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See the moment NASA’s DART spacecraft collides with asteroid

  • Опубліковано 25 вер 2022
  • A NASA spacecraft has successfully slammed into an asteroid called Dimorphos. The Double Asteroid Redirection Test mission, also known as DART, spacecraft has been traveling to reach its asteroid target since launching in November 2021. On Monday, it hit its target, going about 13,421 miles per hour. CNN Space and Defense correspondent Kristin Fisher and Col. Cedric Leighton (Ret.) join CNN’s Erin Burnett to discuss.

КОМЕНТАРІ • 13 202

  • ABI News

    Very impressive. Can't imagine the sheer amount of calculations and problem solving they had to over come to hit a moving object in space. Wow! Congratulations to everyone involved in that project!

  • Cody Allen

    People really don't understand just how big this event is, perhaps even bigger than the moon landing, as tests like this could literally save our species. Amazing footage.

  • baphnie
    baphnie  +67

    Mad respect for scientists.

  • Mag N
    Mag N  +118

    Good to see there are young people involved in this project - it is their future after all that is being worked on here. Simply amazing - the calculations that were needed for this must be mind blowing. Bravo!!

  • Diego-San
    Diego-San  +212

    To think no more than a hundred years ago no one would have imagined doing this. One thing that always impresses me is how much humanity has advanced even in the last few decades.

  • blake fryman

    Thank you all involved in this mission how mindblowing!

  • Roy Mckeage

    It's not unbelievable ; it's amazing. Absolutely beautiful, the perfection in technology that these folks achieved is amazing. Congratulations to all who spent so much time for this to take place. ❤️

  • Randomidiot

    Beautiful precision, beautiful automatic calculation for adjustments and as a bonus: even a beautiful close-up image of an asteroid! It might just be a collection of rocks that translate to a collection of atoms in various chemical shapes and stages as per the periodic table, but... being able to interact with what lies beyond Earth makes the universe feel slightly less lonely.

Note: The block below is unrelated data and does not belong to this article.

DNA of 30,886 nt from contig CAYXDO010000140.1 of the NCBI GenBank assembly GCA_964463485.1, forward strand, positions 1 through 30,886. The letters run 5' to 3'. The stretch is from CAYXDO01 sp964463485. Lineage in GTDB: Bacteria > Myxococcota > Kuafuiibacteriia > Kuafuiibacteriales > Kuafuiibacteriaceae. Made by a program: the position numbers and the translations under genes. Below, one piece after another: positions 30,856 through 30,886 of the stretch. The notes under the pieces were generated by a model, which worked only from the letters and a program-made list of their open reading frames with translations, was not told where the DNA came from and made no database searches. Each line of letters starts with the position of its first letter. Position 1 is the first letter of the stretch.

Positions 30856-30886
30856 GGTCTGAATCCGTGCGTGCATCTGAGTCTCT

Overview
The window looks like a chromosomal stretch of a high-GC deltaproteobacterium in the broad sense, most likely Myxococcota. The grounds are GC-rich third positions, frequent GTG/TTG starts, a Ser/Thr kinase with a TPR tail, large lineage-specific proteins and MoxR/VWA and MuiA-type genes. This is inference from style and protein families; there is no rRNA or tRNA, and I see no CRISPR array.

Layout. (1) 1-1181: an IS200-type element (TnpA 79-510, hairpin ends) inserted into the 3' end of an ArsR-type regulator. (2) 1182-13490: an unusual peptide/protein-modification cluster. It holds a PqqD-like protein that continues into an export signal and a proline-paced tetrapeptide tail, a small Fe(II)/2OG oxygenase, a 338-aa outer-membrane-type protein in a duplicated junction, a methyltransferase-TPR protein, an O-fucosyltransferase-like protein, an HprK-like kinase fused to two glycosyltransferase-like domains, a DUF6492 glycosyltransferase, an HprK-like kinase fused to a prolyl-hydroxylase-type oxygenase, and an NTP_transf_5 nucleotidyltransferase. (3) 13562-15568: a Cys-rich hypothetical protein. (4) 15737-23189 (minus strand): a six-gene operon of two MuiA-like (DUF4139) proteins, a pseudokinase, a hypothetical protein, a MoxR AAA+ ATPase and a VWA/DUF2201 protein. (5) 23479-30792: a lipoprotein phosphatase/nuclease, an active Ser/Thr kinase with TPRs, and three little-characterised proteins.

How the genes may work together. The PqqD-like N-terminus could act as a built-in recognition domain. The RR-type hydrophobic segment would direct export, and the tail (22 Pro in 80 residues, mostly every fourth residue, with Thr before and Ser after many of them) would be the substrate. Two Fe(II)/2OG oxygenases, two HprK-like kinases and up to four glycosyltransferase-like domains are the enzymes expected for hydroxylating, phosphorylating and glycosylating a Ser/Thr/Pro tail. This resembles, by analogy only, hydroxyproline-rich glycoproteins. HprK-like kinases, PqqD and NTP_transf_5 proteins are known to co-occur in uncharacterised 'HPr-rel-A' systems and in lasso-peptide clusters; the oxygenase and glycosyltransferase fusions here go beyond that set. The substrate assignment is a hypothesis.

• San Diego Traffic Lights & Trains

    An extreme close up of an asteroid over 7 million miles deep into space. Blows my mind. I imagined myself just sitting on that astroid knowing how far I am from home.

  • Will Witkowski

    Absolutely incredible. Love the work NASA has been doing over the years. The future of humans, I believe, will be dramatically changed for the better due to the tech and engineering that NASA does and will be doing. Our great grandkids should be proud 😌

  • bo gard
    bo gard  +2

    The scientist and engineers involved in this amazing achievement are the real celebrities

  • Ron Byers
    Ron Byers  +700

    The precision of this flight is stunning. Way to go NASA.

  • Blondie SL
    Blondie SL  +267

    What would be even cooler, is next time, NASA had a detachable camera (with its transmitter) that would move away from the spacecraft to an angle where it could take VIDEO in real time of the actual impact and how the debris spreads and any reaction to the main body, if there is one. (if ti was actually pushed out of its trajectory)

  • Phil Jamieson

    Excellent reporting of, in my view, such an impressive mission's end. I think we all owe thanks to NASA (and the United States) for thinking ahead like this.

  • Rek RC
    Rek RC  +4

    What an event. The significance of this is literally cosmic

  • Ralis cake

    How in the world can they target such a small object so precisely. Incredible!😘❤.

  • Rick Base
    Rick Base  +789

    Amazing congratulations to the engineering team that made this happen and the crazy amount of work they put into this feat. Cheers!

  • les bons chiens

    This is one of the most-amazing things I have ever seen.

  • kyle009 00

    I can't believe we can see what astroid really look like in this life time. It's a proud moment. Congratulations and thank to everyone at NASA.

  • Tweety USNews

    What was the target's expected velocity change and/or expected change in the Asteroid's orbital period?